Positive Psychology In Psychology

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Review of Positive Organizational Psychology Over Recent History Over the past decade, positive psychology has established itself as a sub-discipline of psychology due to its popularity among the common people. The founder, Martin Seligman, describes positive psychology as a science of positive experience, traits, and intuitions that promises to improve the quality of life and prevent the pathologies that occur when life is meaningless. What separates positive psychology with other disciplines of psychology is that it focuses on the positives of life such as things that offer hope, wisdom, creativity, courage, and spirituality. Seligman believes that with a solid foundation, positive psychology can make the world more perfect. One important …show more content…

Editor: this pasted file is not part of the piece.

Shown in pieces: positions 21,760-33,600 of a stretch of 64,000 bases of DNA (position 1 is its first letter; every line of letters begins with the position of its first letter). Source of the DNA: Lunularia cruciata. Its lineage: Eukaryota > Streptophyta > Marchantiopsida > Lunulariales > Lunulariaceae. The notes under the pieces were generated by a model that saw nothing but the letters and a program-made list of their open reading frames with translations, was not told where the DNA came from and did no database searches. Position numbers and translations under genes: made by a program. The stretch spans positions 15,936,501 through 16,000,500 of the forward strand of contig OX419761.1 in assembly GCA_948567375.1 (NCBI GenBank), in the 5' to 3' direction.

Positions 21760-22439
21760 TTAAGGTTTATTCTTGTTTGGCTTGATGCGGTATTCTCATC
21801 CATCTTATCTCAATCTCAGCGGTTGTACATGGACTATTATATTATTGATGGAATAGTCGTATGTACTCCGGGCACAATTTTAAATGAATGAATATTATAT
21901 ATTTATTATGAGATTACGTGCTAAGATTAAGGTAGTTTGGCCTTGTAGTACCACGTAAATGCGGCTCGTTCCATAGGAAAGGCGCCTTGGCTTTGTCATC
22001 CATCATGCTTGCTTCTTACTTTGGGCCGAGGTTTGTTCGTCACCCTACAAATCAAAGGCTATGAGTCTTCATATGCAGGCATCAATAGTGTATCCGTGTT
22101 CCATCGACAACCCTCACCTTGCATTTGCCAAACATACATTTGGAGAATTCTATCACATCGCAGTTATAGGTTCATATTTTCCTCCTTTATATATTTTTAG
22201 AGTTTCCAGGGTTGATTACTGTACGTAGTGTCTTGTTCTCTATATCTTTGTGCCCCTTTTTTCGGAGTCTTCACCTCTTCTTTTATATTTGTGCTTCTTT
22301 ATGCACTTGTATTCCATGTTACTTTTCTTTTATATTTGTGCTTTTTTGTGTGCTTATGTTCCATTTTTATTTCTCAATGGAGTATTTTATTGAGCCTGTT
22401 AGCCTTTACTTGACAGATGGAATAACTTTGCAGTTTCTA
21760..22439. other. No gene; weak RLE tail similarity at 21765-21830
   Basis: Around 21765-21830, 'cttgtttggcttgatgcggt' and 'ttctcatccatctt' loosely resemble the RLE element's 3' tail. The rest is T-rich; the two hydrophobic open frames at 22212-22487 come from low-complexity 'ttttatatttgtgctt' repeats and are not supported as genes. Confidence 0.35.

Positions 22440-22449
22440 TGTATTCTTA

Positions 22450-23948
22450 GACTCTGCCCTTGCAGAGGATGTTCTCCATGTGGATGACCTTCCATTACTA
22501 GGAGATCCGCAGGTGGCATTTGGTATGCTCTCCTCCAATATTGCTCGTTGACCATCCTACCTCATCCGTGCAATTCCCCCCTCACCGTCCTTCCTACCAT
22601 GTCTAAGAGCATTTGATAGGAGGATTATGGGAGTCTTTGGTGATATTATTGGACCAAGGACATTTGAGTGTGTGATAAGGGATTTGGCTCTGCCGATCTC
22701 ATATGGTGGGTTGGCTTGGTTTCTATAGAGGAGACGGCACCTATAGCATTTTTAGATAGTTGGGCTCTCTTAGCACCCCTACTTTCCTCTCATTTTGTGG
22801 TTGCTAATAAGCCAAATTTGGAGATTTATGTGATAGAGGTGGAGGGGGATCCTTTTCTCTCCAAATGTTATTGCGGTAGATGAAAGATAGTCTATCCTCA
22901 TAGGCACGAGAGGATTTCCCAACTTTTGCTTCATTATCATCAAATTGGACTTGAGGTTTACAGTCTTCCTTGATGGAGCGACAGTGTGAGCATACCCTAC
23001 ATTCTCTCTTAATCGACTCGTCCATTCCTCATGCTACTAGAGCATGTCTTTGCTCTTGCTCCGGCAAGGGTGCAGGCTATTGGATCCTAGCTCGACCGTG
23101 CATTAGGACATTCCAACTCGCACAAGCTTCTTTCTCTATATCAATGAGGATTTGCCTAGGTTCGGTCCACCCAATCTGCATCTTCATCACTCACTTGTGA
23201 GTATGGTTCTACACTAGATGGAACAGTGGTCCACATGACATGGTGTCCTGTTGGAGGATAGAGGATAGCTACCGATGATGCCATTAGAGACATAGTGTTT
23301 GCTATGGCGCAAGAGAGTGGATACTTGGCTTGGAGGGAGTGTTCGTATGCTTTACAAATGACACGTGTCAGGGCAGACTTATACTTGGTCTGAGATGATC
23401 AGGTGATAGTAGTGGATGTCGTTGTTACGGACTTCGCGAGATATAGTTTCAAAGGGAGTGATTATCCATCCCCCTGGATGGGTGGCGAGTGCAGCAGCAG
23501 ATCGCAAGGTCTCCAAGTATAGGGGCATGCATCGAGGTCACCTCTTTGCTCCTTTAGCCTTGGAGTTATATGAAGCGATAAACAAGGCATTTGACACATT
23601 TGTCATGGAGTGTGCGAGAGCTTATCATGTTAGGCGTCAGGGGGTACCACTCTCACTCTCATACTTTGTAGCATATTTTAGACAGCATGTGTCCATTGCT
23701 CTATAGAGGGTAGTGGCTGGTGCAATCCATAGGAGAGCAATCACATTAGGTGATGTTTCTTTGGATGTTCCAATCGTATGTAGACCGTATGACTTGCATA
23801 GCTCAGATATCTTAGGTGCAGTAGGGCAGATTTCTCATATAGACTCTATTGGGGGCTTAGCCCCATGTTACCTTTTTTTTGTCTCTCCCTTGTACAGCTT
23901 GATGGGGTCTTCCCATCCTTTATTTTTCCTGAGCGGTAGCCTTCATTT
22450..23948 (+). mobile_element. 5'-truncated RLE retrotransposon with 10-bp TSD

According to Clifton and Harter, strength is defined as “the ability to provide consistent near-perfect performance in a given activity” (Donaldson 140). Some basic assumptions of the strength-based approach are that all people have strengths and organizations’ roles must play to these strengths. Psychologists believe that it is critical that organizations needs to focus on the employee’s strengths and foster their talents in order to help the organization achieve the highest excellence and success. For example, when an employee identifies his or her talents, it is critical for the supervisor to give the employee adequate opportunities to develop this talent into a strength. Oftentimes, the supervisors are trained as strength coaches so they can be better at developing the strengths of employee. There are four steps in the process of developing employees’ talents. Firstly, employees must first identify from whom they want to receive feedback and then ask for feedback from them. Once they received their feedbacks from various sources, they can recognize common patterns and make conclusions about their strengths. Then, the employees can compose self-portraits of themselves by organizing and writing a description from the accumulated information. Finally, employers can use this information to redesign the jobs for the employees so they can excel at what they are excellent at. Many empirical studies shows that strength-based development lead to “positive business outcomes (i.e., increase in profitability, safety, and satisfaction, decrease in turnover), an increase in employee engagement, and an increase in other positive experiences in the workplace” (Donaldson 141). In terms of positive business outcomes, for instance, in an average American hospital, the annual turnover rate, which was initially 35%, declined by 50% after the hospital implemented talent inventory interviews and constructed teams that

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